Tuesday, July 8, 2014

Jeff Richardson, Family Man - 382

Originally published Jan. 27, 2011
As March closed in 1995, Jeff Richardson told The Pittsburgh Post-Gazette that he never told anyone to participate or not to participate in replacement ball. He also wasn't one to judge.

"As for me," Richardson told The Post-Gazette after making the Pirates' replacement roster, "without a doubt, the No. 1 thing in my life is my family. This is the right thing to do for my family. They're most important, so that made it kind of an easy decision."

Also helping Richardson in his decision was that he knew he was at the close of his 10-year professional career, a career where he saw time in three major league seasons.

A Nebraska native, Richardson's career began in 1986, signed by the Reds in the seventh round of the draft. He signed after playing college ball at the University of Arkansas and Louisiana Tech.

He started that year at rookie league Billings, hitting .315 for the Mustangs. He made single-A Tampa and then AA Vermont in 1987. He made AAA Nashville and then Cincinnati in 1989.

He made his major league debut in July 1989, after Reds shortstop Barry Larkin went down with an elbow injury. Larkin was among a string of Reds injuries, requiring multiple AAA call-ups that summer.

"I know a lot of people, at least," Richardson told The Associated Press of his fellow call-ups. "That's one good thing about it."

Richardson went on to play in 53 games for the Reds that season, hitting two home runs but his batting average was just .168.

The next April, Richardson was traded to the Pirates. He spent the full season at AAA Buffalo, hitting .207 in just 66 games. He returned to the majors in 1991, playing six games that May for Pittsburgh.

Richardson was also looking forward to 1993, and the expanded playing opportunities that came with expansion.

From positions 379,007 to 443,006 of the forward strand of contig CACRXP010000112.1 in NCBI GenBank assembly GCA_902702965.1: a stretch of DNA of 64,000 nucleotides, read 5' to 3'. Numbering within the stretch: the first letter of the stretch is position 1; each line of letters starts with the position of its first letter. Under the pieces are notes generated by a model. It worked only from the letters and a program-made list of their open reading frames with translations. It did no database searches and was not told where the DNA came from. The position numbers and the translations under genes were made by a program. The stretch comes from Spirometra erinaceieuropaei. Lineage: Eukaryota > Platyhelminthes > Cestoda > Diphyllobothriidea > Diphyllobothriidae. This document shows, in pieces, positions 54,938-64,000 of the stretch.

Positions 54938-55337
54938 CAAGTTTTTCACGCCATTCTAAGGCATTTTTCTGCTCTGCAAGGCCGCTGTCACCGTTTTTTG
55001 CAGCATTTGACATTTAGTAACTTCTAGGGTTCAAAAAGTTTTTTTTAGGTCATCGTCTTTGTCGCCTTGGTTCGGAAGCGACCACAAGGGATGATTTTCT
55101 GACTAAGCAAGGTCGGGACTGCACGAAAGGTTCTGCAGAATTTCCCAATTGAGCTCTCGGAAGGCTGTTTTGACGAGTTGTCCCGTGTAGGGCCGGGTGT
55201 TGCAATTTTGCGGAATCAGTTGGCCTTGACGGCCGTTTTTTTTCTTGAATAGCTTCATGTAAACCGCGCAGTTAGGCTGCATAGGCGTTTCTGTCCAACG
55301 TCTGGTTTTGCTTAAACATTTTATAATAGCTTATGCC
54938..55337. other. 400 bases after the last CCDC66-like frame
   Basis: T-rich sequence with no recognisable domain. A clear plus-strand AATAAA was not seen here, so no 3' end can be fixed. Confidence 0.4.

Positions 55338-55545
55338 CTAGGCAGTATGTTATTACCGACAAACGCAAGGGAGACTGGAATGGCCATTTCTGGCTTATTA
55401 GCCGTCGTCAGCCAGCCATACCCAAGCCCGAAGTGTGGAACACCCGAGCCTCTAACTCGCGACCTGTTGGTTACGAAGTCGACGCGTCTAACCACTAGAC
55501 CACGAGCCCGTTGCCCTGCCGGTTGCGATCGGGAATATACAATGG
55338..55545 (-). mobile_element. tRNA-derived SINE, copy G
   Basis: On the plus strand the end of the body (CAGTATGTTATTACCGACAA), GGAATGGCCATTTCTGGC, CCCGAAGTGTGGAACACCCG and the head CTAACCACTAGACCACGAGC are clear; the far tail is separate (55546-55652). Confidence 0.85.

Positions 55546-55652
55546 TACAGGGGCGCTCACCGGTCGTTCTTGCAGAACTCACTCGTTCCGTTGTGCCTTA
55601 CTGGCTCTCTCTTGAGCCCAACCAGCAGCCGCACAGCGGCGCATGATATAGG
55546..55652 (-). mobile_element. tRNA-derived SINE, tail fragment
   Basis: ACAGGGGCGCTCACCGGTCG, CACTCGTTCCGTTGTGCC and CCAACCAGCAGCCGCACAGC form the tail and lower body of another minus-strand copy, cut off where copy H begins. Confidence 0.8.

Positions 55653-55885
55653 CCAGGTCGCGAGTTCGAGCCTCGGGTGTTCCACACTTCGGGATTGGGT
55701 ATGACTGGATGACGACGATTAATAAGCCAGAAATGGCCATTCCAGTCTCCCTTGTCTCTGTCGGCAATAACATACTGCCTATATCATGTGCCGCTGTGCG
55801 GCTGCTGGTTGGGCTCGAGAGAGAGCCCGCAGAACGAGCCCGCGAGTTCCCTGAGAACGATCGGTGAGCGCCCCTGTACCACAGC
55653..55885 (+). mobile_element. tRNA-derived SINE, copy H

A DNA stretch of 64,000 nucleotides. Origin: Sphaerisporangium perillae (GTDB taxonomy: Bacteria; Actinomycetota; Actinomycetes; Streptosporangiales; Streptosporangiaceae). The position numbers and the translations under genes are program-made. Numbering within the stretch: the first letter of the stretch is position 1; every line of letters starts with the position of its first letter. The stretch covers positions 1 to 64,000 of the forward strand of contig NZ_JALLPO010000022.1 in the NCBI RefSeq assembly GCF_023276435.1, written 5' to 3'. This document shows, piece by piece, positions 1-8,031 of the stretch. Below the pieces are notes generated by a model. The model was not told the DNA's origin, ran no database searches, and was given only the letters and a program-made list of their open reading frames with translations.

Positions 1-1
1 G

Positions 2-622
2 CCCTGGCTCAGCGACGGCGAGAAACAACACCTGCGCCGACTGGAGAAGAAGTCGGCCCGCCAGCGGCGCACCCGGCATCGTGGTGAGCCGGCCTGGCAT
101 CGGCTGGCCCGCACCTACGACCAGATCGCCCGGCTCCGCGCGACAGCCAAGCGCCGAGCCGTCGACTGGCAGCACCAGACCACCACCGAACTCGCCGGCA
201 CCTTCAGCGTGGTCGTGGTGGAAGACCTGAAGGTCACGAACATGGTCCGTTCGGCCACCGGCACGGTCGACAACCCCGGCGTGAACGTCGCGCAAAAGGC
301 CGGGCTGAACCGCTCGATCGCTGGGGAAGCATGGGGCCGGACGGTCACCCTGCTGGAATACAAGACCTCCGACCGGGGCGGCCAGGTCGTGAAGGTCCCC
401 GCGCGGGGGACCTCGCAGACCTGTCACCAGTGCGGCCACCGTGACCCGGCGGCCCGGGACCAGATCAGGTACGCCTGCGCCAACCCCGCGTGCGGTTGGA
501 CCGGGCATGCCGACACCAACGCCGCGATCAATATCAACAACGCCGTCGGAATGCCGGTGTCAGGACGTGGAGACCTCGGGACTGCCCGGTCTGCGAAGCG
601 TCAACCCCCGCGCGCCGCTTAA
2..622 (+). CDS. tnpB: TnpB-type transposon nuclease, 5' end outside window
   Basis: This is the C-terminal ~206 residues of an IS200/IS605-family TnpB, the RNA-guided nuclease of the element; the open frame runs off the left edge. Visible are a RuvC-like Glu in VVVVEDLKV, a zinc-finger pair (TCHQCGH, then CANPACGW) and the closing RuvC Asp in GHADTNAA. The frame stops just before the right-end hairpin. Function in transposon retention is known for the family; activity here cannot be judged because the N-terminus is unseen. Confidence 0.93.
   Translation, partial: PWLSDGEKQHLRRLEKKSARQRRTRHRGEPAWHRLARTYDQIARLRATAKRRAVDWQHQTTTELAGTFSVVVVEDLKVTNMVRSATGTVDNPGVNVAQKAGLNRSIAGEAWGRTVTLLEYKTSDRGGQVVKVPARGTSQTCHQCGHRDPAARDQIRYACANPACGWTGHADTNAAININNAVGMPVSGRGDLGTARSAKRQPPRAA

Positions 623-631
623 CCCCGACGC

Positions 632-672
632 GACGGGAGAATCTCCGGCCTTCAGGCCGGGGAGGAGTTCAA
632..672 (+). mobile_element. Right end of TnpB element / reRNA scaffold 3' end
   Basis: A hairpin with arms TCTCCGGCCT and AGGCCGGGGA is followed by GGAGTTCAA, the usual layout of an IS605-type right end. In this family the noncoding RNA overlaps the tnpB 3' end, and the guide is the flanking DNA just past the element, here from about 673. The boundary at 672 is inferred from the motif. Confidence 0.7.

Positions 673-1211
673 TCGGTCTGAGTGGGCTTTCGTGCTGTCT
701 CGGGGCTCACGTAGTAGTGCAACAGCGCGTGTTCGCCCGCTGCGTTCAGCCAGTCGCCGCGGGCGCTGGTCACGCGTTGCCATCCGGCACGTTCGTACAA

"I think everyone at this level has to at least think about it," Richardson told The Beaver County Times in August 1991. "No one would be here if they didn't have at least some hope of making the major leagues. It's given a lot of guys in our situation hope that we can be one of the 50 extra guys they're going to need in 1993."

Richardson was still looking at expansion in spring 1992. Pittsburgh was set on its infield. Richardson was just working to be ready if the call came.

"If you're playing well (in the minor leagues), there's a chance you'll get called up," Richardson told The Post-Gazette that March. "My goal this year was to come to camp, take advantage of all the coaches and just improve."

Richardson's chance that year never came. He spent it back at AAA Buffalo. Traded to the Red Sox for 1993, did get back to the majors in the expansion year. Richardson's last chance came that April and May. He played 15 games for the Red Sox, going 5 for 24.

His last game came before he was put on the disabled list for back pain. He'd had the back pain for a while, but it had worsened, he told The Hartford Courant. He got nine games in at AAA Pawtucket, but his year and major league career were done.

Richardson returned for 1994, playing AAA ball with the Cardinals. He then returned for replacement ball with the Pirates. He played seven games that year at AAA for Pittsburgh, ending his playing career.

Richardson went on to a coaching career, managing 1997 at single-A Augusta. He then went to coach at the school he once played for, Louisiana Tech. He has since returned home to Grand Island, Neb., owning two sports bars.

At Louisiana Tech, Richardson, known as Whitey, served as head coach for four years, The AP wrote. He left the school then because he had a desire to return home to Nebraska.

"It's family, 100 percent family," Richardson told The AP. "That's the bottom line. My wife, her brothers, aunts, uncles, my parents all live in Grand Island, Nebraska."

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